Visit National Institute for Zorig Chusum. Zorig Chusum refers to the thirteen traditional visual arts and crafts that Bhutanese have practised for generations. The thirteen arts and crafts include; painting, carving, sculpture, calligraphy, carpentry, gold- silversmithing, bamboo work, wood turning, weaving and embroidery, pottery, blacksmithing, masonry and incense-stick making. You can have an interview or conversations with the students and instructors to know more. The showroom sells good-value pieces made by students.

Visit Simtokha Dzong; Built-in 1627 by Zhabdrung Ngawang Namgyal, (the founder of Bhutan), the Dzong is the oldest fortress in Bhutan. The site is said to guard a demon that had vanished into the rock nearby, hence the name Simtokha, from simmo (demoness) and do (stone). The site was also a vitally strategic location from which to protect the Thimphu valley and entryway to the Dochu La and eastern Bhutan.

Visit Centenary Farmer Market is a must, The Centenary Farmer’s Market in Thimphu is an explosion of colours and scents. Thimphu residents throng the market on the weekends, to buy the freshest local produce (pure organic) from across the country, as well as a wide variety of vegetables, fruits and other products imported from India. You’ll see the variety of food in the country, including basket fiery chillies, fresh cheese, and fruits and the seasonal vegetables are eaten by the Bhutanese, including various types of Orchids and Ferns.  In addition, many stalls contain Bhutanese handicrafts and household items. It’s fun to meander the aisles, taking in the lively atmosphere of the market.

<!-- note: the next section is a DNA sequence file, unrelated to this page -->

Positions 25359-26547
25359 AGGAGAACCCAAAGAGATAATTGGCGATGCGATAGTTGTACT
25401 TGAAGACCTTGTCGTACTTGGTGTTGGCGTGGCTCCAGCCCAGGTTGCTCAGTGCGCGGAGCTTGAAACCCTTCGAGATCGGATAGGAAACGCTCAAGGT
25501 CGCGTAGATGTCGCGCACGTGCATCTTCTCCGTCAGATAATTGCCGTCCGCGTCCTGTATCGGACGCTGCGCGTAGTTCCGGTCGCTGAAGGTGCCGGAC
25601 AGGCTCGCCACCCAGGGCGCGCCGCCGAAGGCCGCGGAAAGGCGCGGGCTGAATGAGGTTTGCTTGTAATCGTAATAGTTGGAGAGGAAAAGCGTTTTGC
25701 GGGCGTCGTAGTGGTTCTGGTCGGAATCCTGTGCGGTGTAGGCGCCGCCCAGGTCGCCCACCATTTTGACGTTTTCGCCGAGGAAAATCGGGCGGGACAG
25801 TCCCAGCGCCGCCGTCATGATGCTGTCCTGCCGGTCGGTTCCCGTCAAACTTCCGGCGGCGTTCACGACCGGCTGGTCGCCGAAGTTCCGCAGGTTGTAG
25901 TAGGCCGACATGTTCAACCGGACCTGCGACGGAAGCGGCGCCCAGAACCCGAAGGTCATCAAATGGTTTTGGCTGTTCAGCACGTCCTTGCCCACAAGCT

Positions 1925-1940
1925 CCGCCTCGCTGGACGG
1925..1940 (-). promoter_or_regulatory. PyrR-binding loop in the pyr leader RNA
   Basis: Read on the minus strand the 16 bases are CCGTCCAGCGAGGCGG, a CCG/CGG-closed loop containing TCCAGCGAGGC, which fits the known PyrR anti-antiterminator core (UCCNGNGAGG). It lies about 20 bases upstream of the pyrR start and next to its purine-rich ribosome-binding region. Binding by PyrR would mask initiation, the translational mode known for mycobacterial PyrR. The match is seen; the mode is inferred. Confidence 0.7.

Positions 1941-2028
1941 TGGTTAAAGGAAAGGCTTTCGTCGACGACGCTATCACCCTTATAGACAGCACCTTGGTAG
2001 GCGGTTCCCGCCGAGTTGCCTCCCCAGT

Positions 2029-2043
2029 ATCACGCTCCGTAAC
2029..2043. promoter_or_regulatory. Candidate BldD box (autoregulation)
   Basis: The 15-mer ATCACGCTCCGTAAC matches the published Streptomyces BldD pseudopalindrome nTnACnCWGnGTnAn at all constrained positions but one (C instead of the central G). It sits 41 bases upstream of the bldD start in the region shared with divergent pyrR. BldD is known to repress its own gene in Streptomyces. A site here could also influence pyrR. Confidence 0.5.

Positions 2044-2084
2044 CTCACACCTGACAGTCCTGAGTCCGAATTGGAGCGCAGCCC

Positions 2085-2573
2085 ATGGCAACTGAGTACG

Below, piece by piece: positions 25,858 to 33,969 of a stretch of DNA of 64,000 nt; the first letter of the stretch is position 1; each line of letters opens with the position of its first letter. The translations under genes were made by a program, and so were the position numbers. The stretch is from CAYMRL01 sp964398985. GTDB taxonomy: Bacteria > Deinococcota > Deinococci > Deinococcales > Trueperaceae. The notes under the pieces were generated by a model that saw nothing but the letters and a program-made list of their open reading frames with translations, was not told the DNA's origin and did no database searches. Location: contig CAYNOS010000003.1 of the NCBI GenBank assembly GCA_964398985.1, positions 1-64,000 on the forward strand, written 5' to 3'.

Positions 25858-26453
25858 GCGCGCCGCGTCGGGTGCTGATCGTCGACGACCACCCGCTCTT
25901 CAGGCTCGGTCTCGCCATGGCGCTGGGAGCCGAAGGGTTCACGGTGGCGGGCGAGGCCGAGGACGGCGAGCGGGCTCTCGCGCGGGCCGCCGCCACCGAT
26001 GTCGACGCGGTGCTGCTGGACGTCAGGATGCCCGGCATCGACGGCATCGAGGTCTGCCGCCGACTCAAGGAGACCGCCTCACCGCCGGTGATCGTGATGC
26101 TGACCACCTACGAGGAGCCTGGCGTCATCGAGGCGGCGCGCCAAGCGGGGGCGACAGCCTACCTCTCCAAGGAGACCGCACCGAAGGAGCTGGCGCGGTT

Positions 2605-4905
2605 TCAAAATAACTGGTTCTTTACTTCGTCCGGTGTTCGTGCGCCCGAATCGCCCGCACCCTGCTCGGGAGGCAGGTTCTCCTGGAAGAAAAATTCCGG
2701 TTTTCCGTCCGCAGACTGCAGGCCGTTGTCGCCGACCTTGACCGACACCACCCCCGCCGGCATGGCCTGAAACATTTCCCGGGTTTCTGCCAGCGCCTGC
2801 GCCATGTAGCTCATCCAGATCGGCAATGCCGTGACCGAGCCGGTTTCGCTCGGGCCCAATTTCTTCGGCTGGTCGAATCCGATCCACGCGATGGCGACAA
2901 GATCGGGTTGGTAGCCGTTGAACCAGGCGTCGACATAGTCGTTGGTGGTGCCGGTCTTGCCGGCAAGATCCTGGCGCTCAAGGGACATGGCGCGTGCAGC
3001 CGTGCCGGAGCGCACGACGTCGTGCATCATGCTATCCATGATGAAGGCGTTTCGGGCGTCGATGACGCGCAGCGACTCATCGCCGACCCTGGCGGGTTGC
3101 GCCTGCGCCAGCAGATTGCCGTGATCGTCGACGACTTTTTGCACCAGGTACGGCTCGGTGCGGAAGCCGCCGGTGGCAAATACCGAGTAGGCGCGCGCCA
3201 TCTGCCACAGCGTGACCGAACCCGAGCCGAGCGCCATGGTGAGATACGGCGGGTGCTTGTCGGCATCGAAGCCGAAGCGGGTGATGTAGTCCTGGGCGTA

Visit The TAKIN Preserve: Located in Motithang about 3km away from the heart of Thimphu city is a wildlife reserve area for Takin, the national animal of Bhutan. The reason for declaring takin as a national animal of Bhutan on 25 November 2005 is attributed to a legend of the animal’s creation in Bhutan in the 15th century by Lama Drukpa Kuenley. When a small number of Takin were confined in a “mini-zoo” in Thimphu, the Fourth King of Bhutan felt that it was improper for a Buddhist country to confine animals for religious and environmental reasons. He, therefore, ordered the release of the animals and the closure of the mini-zoo. To everyone’s surprise, the takin, known for their docile behaviour, refused to leave the immediate area and stayed in the streets of Thimphu in search of food for weeks.